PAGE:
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Topics: USM develops a dispersant safer for birds and humans. Conservative talk radio aids Gulf Restoration. Feinberg under attack...again. BP profits take hit.

You are in the current Gulf Watchers BP Catastrophe - AUV #509. ROV #508 is here.



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Gulf Watchers Diary Schedule
Monday - evening drive time
Wednesday - morning
Friday - morning
Friday Block Party - evening
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Part one of the digest of diaries is here and part two is here.

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Robert Lochhead and colleagues in the polymer science labs at the University of Southern Mississippi, with a small grant ($150,000) from the National Science Foundation,have developed a dispersant that prevents oil from sticking to bird feathers (or anything).  Corexit, while it disperses the oil into droplets, it is also a wetting agent, making it spread on things like bird feathers when the droplets hit them.

Using an expensive robot to test thousands of mixtures a day, they found that soylecithin, the emulsifier that keeps chocolate creamy, mixed in the right proportion with water-loving polymers, breaks oil into droplets and wraps those droplets so they don’t stick to things.

The combination also lets in microbes that eat oil.

They tested it on duck feathers in the USM polymer science labs, using motor oil in saltwater. The dispersant has been a success.
...

A pelican could sit on water with dispersed oil in it, duck into the water, flap its wings and the dispersed oil would fall right off, he said.

Traditionally, oil-spill response has been to boom areas of water to keep birds and wildlife out, then clean them with Dawn dish-washing detergent when they get oiled.But detergent also takes the natural oils off a bird’s wings, the oils that keep a bird buoyant and water resistant. After such a cleaning, a bird is vulnerable for weeks until those natural oils come back.

“Dish-washing liquid is a cure,” he said. “But ours is a prevention.”

Seems unbelievable that the oil related industries with all their money couldn't have thought of this! Lochhead says he now needs funding for the extensive environmental testing required for EPA approval. He expects that testing will need to be more rigorous now that we are just beginning to find out the effects of Corexit.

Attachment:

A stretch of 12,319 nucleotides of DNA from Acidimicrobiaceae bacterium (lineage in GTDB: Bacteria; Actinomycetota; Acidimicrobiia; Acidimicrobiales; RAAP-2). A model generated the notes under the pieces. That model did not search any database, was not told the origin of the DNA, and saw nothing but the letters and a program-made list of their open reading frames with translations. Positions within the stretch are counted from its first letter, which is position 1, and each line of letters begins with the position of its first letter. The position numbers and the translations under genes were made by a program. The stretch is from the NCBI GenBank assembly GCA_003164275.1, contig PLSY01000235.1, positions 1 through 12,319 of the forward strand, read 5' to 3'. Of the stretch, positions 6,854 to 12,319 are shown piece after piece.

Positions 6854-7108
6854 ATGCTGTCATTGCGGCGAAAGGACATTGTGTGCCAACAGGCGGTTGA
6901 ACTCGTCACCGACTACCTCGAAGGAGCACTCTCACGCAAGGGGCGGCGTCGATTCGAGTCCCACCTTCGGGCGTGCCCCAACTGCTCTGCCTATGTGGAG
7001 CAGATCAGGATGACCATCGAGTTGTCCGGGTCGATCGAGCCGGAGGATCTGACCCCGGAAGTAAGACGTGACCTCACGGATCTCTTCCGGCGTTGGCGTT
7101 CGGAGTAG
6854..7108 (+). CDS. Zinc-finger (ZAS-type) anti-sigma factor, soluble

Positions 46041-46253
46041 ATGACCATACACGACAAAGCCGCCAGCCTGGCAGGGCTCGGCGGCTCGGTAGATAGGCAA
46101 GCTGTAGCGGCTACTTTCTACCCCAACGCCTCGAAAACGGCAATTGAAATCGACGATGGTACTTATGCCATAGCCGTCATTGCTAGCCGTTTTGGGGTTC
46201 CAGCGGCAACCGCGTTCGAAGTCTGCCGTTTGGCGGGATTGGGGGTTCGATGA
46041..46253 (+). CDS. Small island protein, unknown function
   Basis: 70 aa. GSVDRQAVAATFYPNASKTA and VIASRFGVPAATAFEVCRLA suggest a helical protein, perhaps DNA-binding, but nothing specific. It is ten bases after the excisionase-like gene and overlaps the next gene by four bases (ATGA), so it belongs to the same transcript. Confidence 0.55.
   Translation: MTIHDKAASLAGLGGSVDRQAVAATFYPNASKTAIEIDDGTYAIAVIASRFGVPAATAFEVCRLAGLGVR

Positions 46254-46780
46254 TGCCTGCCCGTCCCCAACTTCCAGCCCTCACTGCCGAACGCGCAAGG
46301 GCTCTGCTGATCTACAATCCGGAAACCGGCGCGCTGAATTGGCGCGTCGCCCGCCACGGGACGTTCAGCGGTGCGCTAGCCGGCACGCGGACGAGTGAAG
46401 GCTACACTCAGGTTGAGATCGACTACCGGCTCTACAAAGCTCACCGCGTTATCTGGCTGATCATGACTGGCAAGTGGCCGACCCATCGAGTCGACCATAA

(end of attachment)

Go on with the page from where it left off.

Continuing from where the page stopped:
Lochhead has worked in the private sector and helped develop the the formula for hand sanitizers.

“There’s tremendous technology just in consumer goods,” he said. “We take it for granted because it’s so common.

“When the oil was spilled, I thought we could use the same techniques we use in the laundry to stop dirt from redepositing on clothes,” he said.

And that helped him formulate the theory that a polymer could surround oil in water and keep it from sticking to organic material like feathers.

“We were looking for something biodegradable and safe, very safe,” he said, “food or pharmaceutical material that could be ingested.
...

It may not be harmful to eat, but what about inhaling it? Or could it have an ill effect on crab larvae?

“I think the regulations will be changed and the hoops we have to jump through will be higher,” Lochhead said. “And that’s good.”

If BP really cared about it's image, instead of hiring people to tweet all day they would fund the testing for this product.


Under the category of "who would believe?" Conservative radio runs radio ads for Gulf Renewal Project.  A new radio ad campaign begins today on Gulf coast conservative news/talk radio. The ads will educate residents that under current law BP fines will go into the federal treasury, unless Congress takes action.
Thankfully, the restoration of the Gulf seems to be something that transcends politics.
The campaign is sponsored by the Gulf Renewal Project and follows its release of new polling last week showing that 83 percent of voters nationwide support—and 69 percent strongly support—dedicating the BP oil spill penalties to restoring the Mississippi River Delta and Gulf Coast.
The poll showed that an overwhelming majority of conservative voters favor this proposal, including 76 percent (60 percent strongly) of Republicans, and 78 percent (62 percent strongly) of voters who agree with the Tea Party movement.

"Voters across all party lines all over the nation agree that BP's fines for the oil spill belong in the Gulf.  We need Gulf leaders to get together and get restoration done for the region's environment and economy this spring," said a statement from the Gulf Renewal Project.

Congressional members from both parties have introduced legislation to dedicate these fines to Gulf Restoration.
The ads will be aired during the morning and evening drive times on 22 stations in five Gulf states. Below is the ad copy.

One year ago, the BP oil well blowout dumped millions of barrels of oil into our Gulf Coast waters.

It caused major damage to wildlife, and our fishing, and tourism industries.

This unprecedented environmental and economic disaster could cost our region's tourism industry alone $23 billion in lost revenues, according to one study.  

And nearly nine out of 10 voters polled in the Gulf states agree that the health of our coastal environment affects the health of our economy.

Yet, one year after the biggest oil spill in U.S. history, Congress still has not passed legislation to dedicate the oil spill penalties to restoring our coast's environment and economy.  

And unless Congress takes action, the oil spill fines could be diverted to other things.

Congress must get together, and get it done now, by passing legislation to dedicate the BP oil spill penalties to restoring our coast's environment and economy.

Paid for by the Gulf Renewal Project.